What Is a Subdivision of a State Government?

What Is a Subdivision of a State Government?

What Is a Subdivision of a State Government?

This question concerns employees who may or who may not be covered by the Longshore and Harbor Workers’ Compensation Act, depending on who the employer is. As we know from previous discussions, the maritime employer must get its coverage right or face serious consequences, so this type of question is important.

Section 903(b) (33U.S.C. 903(b)) of the Longshore Act states:

“No compensation shall be payable in respect of the disability or death of an employee of the United States, or any agency thereof, or of any State or foreign government, or any subdivision thereof.”

You will not be surprised to learn that the Longshore Act does not define “subdivision” of a state government, and the U.S. Department of Labor’s Regulations at 20 C.F.R. 701 and following offer no help.

It’s usually self-evident who is an employee of a U.S. Government agency, or of a state government, or of cities and towns. Most of the time we even know who is working for foreign governments. But, not always, and like we’ve said many times, there are numerous instances where it depends on the facts of the case.

It can get tricky when you are talking about employees of a port authority, a state university, or of the wide variety of quasi-governmental operations.

So, in fact dependent cases like these, courts usually come up with a list of “quack like a duck” questions to help to determine the outcome.

The list of questions in a section 903(b) case usually involves some or all of the following in one form or another:

  • Who directs the organization and how are these persons appointed and removed,
  • Are required reports filed with the government and does the government have a veto over decisions,
  • Does it operate on a profit or non-profit basis,
  • How is its property and revenue taxed, or is it tax exempt,
  • Does it have the power of eminent domain,
  • Is money appropriated to it by the government,
  • Who pays its employees, and provides fringe benefits,
  • Does it have the power to assess or collect taxes,
  • Are its operations subject to open, public hearings,
  • Are its records open to the public,
  • Does it have the power of subpoena,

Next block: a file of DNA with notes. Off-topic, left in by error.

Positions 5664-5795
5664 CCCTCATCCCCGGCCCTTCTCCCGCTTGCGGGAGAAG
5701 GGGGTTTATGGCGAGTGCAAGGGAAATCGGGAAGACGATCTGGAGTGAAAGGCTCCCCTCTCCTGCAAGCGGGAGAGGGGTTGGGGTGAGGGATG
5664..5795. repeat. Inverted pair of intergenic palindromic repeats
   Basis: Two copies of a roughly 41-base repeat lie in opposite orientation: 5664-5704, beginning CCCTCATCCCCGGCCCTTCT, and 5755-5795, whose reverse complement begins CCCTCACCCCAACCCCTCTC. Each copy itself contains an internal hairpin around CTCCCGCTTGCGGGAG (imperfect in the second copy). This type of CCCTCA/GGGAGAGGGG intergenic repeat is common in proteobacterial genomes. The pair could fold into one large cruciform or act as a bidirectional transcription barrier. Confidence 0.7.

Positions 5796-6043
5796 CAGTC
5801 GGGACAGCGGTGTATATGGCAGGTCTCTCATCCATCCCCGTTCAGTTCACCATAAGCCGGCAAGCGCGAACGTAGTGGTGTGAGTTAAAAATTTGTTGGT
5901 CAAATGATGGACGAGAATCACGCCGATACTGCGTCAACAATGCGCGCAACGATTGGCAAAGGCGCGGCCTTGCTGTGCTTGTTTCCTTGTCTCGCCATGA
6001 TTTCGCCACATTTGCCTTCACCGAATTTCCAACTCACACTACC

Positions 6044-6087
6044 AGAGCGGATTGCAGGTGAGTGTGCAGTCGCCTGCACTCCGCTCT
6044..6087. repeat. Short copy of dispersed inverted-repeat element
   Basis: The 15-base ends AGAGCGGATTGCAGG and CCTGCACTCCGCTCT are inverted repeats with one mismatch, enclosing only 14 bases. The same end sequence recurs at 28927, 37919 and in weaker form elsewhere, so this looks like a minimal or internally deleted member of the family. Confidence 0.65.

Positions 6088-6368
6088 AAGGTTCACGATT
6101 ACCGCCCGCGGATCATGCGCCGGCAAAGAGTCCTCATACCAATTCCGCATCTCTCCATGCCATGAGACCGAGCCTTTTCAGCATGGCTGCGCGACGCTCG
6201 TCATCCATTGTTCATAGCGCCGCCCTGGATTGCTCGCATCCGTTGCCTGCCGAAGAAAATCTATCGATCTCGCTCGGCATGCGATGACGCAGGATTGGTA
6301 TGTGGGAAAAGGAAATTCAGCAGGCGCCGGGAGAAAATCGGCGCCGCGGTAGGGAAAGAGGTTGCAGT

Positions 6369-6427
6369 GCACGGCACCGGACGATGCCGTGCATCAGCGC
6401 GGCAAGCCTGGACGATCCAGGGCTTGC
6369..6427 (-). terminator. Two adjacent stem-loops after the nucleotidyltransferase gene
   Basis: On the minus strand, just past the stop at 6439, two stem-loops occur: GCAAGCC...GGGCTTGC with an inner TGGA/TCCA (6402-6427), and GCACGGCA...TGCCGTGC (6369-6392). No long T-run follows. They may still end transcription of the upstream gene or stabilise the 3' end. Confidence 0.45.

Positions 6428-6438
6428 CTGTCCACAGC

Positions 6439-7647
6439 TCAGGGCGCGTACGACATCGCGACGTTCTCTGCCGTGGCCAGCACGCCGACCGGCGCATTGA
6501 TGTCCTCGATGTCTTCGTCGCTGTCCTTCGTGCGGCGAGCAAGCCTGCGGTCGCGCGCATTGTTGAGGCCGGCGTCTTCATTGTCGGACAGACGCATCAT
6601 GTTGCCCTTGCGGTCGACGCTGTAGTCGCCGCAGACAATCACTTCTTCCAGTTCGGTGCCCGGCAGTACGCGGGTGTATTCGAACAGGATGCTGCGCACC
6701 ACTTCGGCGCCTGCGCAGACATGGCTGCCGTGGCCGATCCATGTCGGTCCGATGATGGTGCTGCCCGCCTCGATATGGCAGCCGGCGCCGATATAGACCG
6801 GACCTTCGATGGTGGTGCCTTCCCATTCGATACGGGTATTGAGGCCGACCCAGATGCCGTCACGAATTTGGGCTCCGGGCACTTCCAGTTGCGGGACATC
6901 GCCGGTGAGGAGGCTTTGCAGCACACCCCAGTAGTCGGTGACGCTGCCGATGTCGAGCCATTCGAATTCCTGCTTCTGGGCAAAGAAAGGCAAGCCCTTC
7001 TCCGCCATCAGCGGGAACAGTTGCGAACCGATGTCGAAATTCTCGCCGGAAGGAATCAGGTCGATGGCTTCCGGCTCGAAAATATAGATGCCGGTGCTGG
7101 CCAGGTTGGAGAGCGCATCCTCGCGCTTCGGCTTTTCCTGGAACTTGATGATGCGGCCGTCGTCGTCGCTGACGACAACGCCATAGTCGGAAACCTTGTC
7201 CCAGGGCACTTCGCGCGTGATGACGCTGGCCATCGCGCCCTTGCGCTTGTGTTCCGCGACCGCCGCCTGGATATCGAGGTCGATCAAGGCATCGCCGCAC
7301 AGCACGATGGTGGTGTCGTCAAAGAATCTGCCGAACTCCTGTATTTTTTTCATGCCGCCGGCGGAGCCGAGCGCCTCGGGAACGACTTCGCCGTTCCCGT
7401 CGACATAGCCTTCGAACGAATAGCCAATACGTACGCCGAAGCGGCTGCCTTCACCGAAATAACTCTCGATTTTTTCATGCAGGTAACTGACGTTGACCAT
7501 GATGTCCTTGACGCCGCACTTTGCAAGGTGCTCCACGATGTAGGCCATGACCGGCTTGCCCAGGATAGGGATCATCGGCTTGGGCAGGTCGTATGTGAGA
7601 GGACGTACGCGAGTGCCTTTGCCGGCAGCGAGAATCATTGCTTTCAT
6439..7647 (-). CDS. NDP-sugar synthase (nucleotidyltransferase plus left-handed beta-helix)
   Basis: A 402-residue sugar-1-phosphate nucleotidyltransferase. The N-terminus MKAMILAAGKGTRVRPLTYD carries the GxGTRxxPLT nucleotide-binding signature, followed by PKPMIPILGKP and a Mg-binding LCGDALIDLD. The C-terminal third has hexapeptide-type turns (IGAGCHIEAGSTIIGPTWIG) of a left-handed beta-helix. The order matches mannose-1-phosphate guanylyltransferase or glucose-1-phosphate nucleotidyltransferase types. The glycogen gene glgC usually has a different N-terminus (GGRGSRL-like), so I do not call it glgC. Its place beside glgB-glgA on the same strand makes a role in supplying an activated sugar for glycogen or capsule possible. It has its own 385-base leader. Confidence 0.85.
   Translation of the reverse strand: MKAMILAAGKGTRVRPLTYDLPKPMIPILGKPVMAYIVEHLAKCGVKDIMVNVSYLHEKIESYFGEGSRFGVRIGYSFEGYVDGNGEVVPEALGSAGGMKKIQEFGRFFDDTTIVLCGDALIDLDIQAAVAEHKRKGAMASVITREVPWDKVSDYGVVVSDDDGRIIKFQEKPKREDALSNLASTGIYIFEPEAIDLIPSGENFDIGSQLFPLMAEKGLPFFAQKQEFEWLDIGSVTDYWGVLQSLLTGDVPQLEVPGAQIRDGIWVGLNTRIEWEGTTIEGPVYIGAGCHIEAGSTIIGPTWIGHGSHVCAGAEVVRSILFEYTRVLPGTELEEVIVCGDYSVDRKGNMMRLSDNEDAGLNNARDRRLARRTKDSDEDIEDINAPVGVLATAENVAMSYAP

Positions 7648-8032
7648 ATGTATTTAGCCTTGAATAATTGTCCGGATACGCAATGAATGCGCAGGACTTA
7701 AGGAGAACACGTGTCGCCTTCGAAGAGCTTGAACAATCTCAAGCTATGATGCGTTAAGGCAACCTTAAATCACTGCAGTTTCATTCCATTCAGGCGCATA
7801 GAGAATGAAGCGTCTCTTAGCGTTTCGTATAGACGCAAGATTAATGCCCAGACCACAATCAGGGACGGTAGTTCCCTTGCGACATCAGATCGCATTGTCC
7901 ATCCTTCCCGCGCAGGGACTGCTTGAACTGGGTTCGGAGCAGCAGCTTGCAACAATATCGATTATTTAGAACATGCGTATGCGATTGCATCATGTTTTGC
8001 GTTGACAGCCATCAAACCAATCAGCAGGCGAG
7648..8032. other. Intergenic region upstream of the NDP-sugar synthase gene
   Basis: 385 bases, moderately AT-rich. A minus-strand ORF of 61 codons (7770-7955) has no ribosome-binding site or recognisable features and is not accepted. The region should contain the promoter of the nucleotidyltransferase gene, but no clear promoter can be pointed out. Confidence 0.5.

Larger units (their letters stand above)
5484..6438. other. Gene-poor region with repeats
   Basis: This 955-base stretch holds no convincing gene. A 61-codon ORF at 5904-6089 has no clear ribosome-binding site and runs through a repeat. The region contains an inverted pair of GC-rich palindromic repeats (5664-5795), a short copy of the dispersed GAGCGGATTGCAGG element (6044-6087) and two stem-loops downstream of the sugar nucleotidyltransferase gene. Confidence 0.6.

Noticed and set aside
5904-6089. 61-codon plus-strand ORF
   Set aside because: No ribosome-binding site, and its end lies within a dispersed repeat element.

• What is its status under state law?

Theoretically, the answers to a list of questions like this tell you everything you need to know. The answers don’t have to be consistent or unanimous one way or the other. The issue will be decided by analyzing the responses and determining which way a majority of the answers tend.

If the determination is that the organization is a subdivision of a state then under section 903(b) its employees are not covered by the Longshore Act because they are government employees. If the employees are not government employees then the employer must provide Longshore Act insurance if the status and situs requirements for coverage are met.

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About the Author

Jack Martone joined The American Equity Underwriters, Inc. in 2006, where he serves as Senior Vice President, AEU Advisory Services. Prior to AEU, Jack served for 27 years in the U.S. Department of Labor, Office of Workers Compensation Programs, as Chief, Branch of Insurance, Financial Management, and Assessments and Acting Director, Division of Longshore and Harbor Workers' Compensation for the U.S. Department of Labor. As Branch Chief, Jack directed the licensing and regulation of insurance carriers and self-insured employers under the Longshore and Harbor Workers’ Compensation Act. Jack received his bachelor’s degree from Fordham University and his Juris Doctorate from St. John’s University School of Law.

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